Despite being preventable, preeclampsia (hypertension in pregnancy) is one of the main causes of maternal death in Paraguay. Pregnant women infected with COVID-19 are more likely to develop preeclampsia or suffer a complication called eclampsia. The Juan Rassmuss Foundation (FJRE) carried out awareness-raising activities in public hospitals, and also inaugurated improvements in the first visit clinic for pregnant women at the Hospital de Fernando de la Mora.


So far in 2021, there have been 63 maternal deaths. Half of these deaths were associated with COVID-19 and many of them were caused by hypertensive conditions (preeclampsia/ eclampsia).

New scientific studies show an increased likelihood of pre-eclampsia or eclampsia when a pregnant woman is diagnosed with Covid19.

“The clinical pictures of COVID-19 and preeclampsia can overlap or be very similar,” refers Dr. Patricia Veiluva, Director of Health Programs (MSPBS).

Unlike in 2020, when there were still no cases of maternal deaths associated with Covid-19, since the beginning of 2021 these cases have been increasing. Veiluva points out that “a patient with Preeclampsia and Covid-19 is a very high-risk patient, requiring great care and should be hospitalized for further treatment”.

Preeclampsia is one of the most common serious complications in pregnancy. It is associated with elevated blood pressure and abnormal urine protein. It manifests after 20 weeks of pregnancy and the first weeks after delivery. In its early stages it is asymptomatic, detectable only by tests performed during prenatal consultations. It is therefore essential that pregnant women attend their prenatal consultations, taking all the necessary precautions.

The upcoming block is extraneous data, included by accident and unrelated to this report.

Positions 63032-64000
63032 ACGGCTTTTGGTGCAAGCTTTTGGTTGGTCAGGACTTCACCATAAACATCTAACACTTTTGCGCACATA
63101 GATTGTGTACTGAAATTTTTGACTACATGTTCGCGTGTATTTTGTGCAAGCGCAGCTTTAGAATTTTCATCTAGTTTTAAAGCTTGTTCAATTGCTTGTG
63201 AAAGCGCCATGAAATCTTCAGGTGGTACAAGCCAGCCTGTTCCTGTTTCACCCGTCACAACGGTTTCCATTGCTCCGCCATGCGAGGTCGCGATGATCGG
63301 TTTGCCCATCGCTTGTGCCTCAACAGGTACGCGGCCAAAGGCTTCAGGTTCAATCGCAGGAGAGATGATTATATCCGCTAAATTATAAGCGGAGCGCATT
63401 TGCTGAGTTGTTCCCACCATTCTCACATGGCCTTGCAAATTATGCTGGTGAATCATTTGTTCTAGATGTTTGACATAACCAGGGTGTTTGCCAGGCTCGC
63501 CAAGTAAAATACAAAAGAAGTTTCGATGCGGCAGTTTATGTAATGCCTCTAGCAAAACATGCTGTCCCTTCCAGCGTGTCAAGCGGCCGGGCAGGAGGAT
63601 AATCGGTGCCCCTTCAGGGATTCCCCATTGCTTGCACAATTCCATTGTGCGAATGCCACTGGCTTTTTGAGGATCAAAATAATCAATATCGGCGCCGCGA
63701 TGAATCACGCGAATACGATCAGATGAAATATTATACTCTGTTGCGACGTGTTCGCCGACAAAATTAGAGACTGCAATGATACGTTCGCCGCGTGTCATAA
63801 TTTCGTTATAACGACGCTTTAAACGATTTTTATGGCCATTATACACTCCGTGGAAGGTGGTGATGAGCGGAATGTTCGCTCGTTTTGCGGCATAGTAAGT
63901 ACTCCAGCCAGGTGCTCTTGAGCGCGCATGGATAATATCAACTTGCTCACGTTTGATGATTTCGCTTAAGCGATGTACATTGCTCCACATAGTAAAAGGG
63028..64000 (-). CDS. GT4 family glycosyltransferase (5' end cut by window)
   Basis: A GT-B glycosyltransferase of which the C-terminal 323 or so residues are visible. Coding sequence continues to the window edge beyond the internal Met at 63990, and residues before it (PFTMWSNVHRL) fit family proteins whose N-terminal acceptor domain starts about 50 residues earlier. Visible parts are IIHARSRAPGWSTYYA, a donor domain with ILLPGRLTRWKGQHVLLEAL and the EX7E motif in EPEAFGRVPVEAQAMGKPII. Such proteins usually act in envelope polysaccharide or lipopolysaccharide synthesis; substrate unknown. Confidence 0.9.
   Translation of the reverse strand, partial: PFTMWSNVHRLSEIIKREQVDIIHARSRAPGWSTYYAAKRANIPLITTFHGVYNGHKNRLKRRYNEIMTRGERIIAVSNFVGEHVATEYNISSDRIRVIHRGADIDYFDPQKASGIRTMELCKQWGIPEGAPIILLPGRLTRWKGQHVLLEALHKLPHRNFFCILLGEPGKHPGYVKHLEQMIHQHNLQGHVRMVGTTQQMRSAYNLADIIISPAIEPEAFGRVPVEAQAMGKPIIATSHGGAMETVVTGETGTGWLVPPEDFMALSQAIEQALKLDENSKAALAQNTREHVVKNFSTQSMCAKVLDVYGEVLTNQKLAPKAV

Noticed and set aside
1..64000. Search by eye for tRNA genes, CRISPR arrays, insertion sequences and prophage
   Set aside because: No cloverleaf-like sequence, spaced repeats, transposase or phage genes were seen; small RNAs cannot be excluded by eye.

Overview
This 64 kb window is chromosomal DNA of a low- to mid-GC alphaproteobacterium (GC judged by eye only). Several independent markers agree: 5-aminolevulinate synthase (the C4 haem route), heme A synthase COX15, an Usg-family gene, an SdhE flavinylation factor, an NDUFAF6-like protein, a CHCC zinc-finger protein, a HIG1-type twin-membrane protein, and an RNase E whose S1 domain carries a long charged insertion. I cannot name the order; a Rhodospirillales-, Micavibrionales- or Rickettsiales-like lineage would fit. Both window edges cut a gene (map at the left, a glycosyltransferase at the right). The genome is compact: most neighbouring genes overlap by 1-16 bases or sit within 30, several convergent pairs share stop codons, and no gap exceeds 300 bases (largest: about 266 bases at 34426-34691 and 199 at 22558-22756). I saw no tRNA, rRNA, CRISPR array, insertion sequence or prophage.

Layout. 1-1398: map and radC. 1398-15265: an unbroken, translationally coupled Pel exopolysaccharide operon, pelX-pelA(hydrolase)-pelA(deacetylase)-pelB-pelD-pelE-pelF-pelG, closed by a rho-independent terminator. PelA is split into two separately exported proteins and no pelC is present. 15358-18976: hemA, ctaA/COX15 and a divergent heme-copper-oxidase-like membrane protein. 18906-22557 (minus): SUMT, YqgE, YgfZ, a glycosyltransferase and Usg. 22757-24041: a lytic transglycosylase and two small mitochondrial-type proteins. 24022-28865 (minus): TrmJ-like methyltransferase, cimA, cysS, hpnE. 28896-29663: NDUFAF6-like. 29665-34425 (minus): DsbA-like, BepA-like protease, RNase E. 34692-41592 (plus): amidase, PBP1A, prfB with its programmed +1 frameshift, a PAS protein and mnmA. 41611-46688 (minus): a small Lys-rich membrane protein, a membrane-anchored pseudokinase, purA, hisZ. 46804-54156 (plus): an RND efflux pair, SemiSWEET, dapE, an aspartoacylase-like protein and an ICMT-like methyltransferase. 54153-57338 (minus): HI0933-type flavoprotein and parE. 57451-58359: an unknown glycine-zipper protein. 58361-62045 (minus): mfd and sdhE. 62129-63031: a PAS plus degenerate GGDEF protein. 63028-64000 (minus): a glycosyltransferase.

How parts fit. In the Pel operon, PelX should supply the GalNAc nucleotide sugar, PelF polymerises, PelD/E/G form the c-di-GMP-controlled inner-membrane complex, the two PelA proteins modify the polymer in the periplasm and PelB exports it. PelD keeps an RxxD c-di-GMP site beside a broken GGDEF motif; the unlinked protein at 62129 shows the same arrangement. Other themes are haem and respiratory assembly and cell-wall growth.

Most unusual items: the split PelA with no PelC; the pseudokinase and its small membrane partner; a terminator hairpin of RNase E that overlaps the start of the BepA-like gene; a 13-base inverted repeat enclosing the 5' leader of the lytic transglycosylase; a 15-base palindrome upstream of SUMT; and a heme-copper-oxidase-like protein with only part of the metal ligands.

Worldwide, preeclampsia and other hypertensive disorders of pregnancy are one of the leading causes of maternal and neonatal illness and death according to the Pan American Health Organization (PAHO/WHO).

Every May 22nd, World Preeclampsia Day is commemorated in order to raise awareness about the complications of preeclampsia and alert to warning signs or symptoms, for which early and prompt consultation with a specialist is recommended, as soon as a woman learns that she is pregnant.


Intense headache

Swelling of the hands, feet or face

Blurred vision or sensitivity to light

Pain in the pit of the stomach


Fernando De La Mora Hospital

On Thursday, May 20 from 9:00 am to 11:00 am, a talk on Preeclampsia awareness was given to patients and hospital staff, accompanied by a healthy breakfast. The talk was given by Dr. Susan Contreras, medical advisor of the FJRE. This was followed by the inauguration of the improvements to the maternity clinic.


The Juan Rassmuss Echecopar Foundation seeks to improve maternal and perinatal outcomes with a focus on Preeclampsia and to this end has implemented a risk assessment system to optimise the prevention and early detection of the disease. The main focus of the FJRE’s Preeclampsia Challenge is to strengthen health professionals so that they can correctly evaluate all pregnant women at their first visit about the risk factors of Preeclampsia, and thus provide them with early diagnosis, indications and counseling, encouraging pregnant women to strictly attend their routine check-ups.

Another important aspect of the support work of the Rassmuss Foundation is the provision of medical equipment, supplies and medicines for the early detection of the disease, such as blood pressure measuring devices and test strips for the detection of protein in urine. Currently, the FJRE is collaborating with 5 partner hospitals and 21 Family Health Units in the Capital and Central areas. The hospitals with which the FJRE is currently working are Hospital Loma Pyta, Hospital de Clínicas, Hospital Barrio Obrero, Hospital Fernando de la Mora, Hospital de Lambaré and soon Hospital San Pablo.